“If red touches yellow, you're a dead fellow; if red touches black, you're all right, Jack." To avoid being eaten by predators like black bears, bobcats, and hawks, the scarlet kingsnake mimics the vivid stripes of the deadly, venomous coral snake.
And in the decades since the local extinction of the eastern coral snake (Micrurus fulvius) in parts of the southeastern U.S., the scarlet kingsnake (Lampropeltis elapsoides) has evolved even more convincing mimicry. They’re now better imitators than they ever were, and that’s because the trick still works, for now.
Batesian mimicry, in particular, is when a toxic species is mimicked by a more palatable one to deceive predators, conferring some survival advantage. The most precise mimics are favored by natural selection when their model becomes increasingly rare.
The coral snake used to live as far north as the North Carolina Sandhills, but they went extinct in this region back in 1960. (Local extinct is called extirpation.) Christopher Akcali and David Pfennig from the University of North Carolina, Chapel Hill, wanted to see if and how mimicry in this snake lookalike case evolved after the extinction of the model.
In this figure, you have the non-venomous scarlet kingsnake (a) on the left and the highly venomous eastern coral snake (b) on the right. Below, the green is where only kingsnakes are present; the red is where they both still exist.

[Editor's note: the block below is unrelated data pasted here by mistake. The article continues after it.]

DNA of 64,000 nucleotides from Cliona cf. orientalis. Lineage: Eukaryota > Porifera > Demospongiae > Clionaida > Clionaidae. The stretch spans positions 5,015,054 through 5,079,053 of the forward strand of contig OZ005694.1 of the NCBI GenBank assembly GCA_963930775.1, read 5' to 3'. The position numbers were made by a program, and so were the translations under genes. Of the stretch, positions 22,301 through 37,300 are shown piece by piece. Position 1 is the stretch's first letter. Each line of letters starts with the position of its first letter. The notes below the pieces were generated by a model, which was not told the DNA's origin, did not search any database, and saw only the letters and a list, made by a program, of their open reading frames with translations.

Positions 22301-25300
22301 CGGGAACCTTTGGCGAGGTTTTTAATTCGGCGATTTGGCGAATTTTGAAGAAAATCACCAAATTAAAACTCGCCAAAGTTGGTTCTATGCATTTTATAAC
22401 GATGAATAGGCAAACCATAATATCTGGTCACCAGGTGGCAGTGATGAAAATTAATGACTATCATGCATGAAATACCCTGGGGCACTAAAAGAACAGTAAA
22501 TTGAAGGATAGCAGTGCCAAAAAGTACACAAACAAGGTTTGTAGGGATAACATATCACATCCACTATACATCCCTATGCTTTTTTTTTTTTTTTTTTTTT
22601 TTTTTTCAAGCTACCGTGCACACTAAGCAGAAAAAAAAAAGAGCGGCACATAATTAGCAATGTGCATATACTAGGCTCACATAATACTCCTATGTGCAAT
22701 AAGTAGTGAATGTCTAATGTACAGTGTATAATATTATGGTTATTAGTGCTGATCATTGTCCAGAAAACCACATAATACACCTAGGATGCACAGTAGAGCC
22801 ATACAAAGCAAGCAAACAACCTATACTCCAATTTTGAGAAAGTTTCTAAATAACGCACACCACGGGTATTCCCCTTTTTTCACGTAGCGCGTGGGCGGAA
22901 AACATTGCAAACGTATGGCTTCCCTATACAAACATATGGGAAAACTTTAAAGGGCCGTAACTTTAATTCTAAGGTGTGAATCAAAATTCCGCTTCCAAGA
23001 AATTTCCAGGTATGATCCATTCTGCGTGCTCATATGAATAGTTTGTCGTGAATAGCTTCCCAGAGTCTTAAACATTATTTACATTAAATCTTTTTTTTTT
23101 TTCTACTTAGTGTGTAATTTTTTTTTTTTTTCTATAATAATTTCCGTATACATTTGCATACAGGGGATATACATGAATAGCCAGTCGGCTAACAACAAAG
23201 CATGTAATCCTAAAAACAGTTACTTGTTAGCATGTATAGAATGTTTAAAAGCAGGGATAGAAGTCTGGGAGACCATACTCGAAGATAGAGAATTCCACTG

The duo compared 5 pre-extirpation coral snakes to 27 post-extirpation kingsnakes collected between the 1970s to the 2000s from the Sandhills. They measured the width of each of their rings and calculated the proportions of red and black. They also compared 23 coral snakes to 23 kingsnakes collected from the Florida panhandle, where the two still live side by side.
Surprisingly, they found that the red and black bands of the recently collected Sandhill kingsnakes more closely resemble coral snakes, compared with kingsnakes collected in the 1970s, who have larger black bands. In the 50 years following coral snake extirpation, the kingsnakes underwent rapid evolution of mimicry. By contrast, no such change occurred in the Florida panhandle where the venomous snakes are still abundant; those mimics were still imprecise.
Turns out, the best mimics live along the border between areas that have only kingsnakes (allopatric) and areas that still have both (sympatric). Where the model is rare, the chances of mistakenly attacking it is low, and predators are more willing to risk attacking imprecise mimics. As a result, only precise mimics are favored in edge regions like the Sandhills. "If you are a predator, and you’re in an area like Florida, where coral snakes are everywhere, then you should avoid anything that looks like a coral snake,” Akcali explains Nature. “If you are in North Carolina where coral snakes are really, really rare, predators can benefit from attacking [mimics] sometimes.”
Deadly models can fuel an “evolutionary momentum,” the study says, that drives the further evolution of precise mimicry, even after model extinction. Few predator generations have passed, and historically, the costs incurred by mistaking a noxious coral snake for a tasty kingsnake were much greater than the other way around. Though eventually, as predators catch on, scarlet kingsnakes in the Sandhills will probably stop resembling coral snakes.
The work was published in Biology Letters this week.
Images: David Pfennig (top) & C.K. Akcali, D.W. Pfennig, Royal Society 2014 (middle)